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The art of letters of introduction

 

Last month, I highlighted the importance of obtaining exploratory meetings with as many key decision-makers as possible. Even if no physical job exists, your persuasiveness and expertise may convince someone to make room for you.

We often think that such events only happen for the rich and famous, but I know from experience that everyday people can carve a lucrative niche for themselves without being rich or famous. The key to making this phenomenon happen is belief in one’s expertise, targeted networking, and leveraging these elements to create a powerful marketing tool: the letter of introduction.

 

What is an introduction  cover letter? 

A letter of introduction is a letter that is sent to an employer or networking contact when one is asking for career assistance. Prior to sending a formal letter of introduction, an informal letter of introduction can be sent by a colleague or common acquaintance. It can be sent by email or in letter form, since the writer and the intended reader have a relationship.

A letter of introduction asking for career help should be sent in letter form or by email. The more formal tone of a letter would be considered more professional than the email.

 

The details   

A letter of introduction should begin by establishing how the writer and the person being referred know each other. It then asks the reader to consider the candidate for an exploratory meeting and the reasons why the writer thinks this request should be obliged.

It then tells the reader that the candidate will be getting in contact with her or him about obtaining an in-person meeting. This is not a job interview in the traditional sense, but it should be approached with the same level of professionalism. Remember, you are always being assessed, and a poor impression could close the door to any consideration should a job opportunity arise.

Once the initial introduction has been made, follow up on any tasks you committed to. For example, if you stated in your letter of introduction that you would contact the employer or key decision-maker to set up an appointment, be sure to do so. If there is no follow-up, the employer may not view you as a serious prospector. Lack of follow-up may also cast a negative reflection on the referral.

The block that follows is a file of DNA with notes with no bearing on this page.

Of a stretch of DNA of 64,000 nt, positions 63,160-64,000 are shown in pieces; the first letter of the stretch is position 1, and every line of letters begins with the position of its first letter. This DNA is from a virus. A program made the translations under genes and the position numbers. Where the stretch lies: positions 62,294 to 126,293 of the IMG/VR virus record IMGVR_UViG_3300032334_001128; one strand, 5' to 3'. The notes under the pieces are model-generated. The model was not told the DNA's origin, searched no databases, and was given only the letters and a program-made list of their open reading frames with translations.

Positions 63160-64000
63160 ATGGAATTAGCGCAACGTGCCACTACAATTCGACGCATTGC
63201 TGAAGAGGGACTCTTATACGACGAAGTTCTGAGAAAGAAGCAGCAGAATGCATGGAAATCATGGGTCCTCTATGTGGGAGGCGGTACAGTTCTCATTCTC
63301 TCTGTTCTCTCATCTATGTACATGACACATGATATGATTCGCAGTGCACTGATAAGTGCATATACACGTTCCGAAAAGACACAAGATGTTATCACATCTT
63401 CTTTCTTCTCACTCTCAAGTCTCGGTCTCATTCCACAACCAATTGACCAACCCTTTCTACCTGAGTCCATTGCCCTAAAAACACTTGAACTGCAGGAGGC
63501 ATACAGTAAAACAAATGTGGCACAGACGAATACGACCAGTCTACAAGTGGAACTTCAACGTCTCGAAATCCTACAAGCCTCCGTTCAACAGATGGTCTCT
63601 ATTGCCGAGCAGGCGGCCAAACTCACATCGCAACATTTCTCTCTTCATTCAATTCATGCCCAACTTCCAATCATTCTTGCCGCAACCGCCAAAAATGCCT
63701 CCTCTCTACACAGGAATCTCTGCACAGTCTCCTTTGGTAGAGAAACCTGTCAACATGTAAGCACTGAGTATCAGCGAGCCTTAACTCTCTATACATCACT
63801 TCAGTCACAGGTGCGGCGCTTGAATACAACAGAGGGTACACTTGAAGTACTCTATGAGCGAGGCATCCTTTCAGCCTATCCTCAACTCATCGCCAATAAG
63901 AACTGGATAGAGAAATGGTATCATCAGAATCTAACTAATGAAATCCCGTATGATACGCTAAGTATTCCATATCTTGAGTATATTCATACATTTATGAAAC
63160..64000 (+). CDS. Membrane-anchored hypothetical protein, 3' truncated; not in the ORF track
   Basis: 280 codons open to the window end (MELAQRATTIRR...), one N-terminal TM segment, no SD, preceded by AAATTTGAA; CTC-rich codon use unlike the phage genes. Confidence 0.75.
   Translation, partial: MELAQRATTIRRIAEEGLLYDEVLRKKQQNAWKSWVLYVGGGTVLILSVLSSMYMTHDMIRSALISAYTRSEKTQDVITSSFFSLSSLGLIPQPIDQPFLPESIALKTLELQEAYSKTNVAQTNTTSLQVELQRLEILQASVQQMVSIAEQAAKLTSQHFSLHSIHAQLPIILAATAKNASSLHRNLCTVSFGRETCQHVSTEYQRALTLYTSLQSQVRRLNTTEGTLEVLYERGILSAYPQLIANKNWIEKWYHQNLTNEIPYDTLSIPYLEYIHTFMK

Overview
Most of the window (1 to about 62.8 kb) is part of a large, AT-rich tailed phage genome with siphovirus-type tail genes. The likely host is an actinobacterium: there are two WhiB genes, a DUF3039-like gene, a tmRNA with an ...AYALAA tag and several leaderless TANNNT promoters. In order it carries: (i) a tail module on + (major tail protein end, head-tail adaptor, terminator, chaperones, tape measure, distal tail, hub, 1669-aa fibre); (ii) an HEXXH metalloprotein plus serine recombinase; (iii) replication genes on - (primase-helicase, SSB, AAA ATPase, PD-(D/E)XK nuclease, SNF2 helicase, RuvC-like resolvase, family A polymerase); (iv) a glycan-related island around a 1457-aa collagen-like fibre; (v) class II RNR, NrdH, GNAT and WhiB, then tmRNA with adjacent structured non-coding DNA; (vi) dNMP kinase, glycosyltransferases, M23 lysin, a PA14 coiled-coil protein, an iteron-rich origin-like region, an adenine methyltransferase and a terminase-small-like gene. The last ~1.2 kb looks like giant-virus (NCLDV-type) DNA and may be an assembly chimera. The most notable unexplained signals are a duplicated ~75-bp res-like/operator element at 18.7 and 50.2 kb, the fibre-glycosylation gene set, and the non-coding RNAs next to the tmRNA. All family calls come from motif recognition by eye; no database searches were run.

Do your homework 

Research the company and the person you are meeting. Including a statement that references familiarity with the company’s current events shows professionalism and interest. Linked In is a great resource for researching professionals. Here are some resources you can use to research a company: Business Wire, WetFeet.com, Hoover’s Online, Annual Reports Library, Forbes Lists of Best Companies, Thomas Register, Wright Research Center, EarningsWhispers.com

 

Lock in the date 

A letter of introduction should never be generic. Clearly state in your letter a) your reason for wanting to meet with the contact, b) a brief synopsis of your current status, and c) dates and times of availability.

Be persistent and send a reminder if you do not hear back from the contact within the week. Wait at least seven days before sending a reminder. If you do not get a response, check with your common colleague to see if the contact information is correct.

Keep your request for a meeting to one or two sentences only. Prospective employers do not need to know your life story. If an additional explanation is needed, you’ll be asked during your meeting. Once you craft your first letter of introduction, it can be used as a template for future requests.

 

Tammy McIntyre is owner of McIntyre Employment Service, an agency providing individuals and small businesses with career development services. She welcomes reader responses to [email protected]

 

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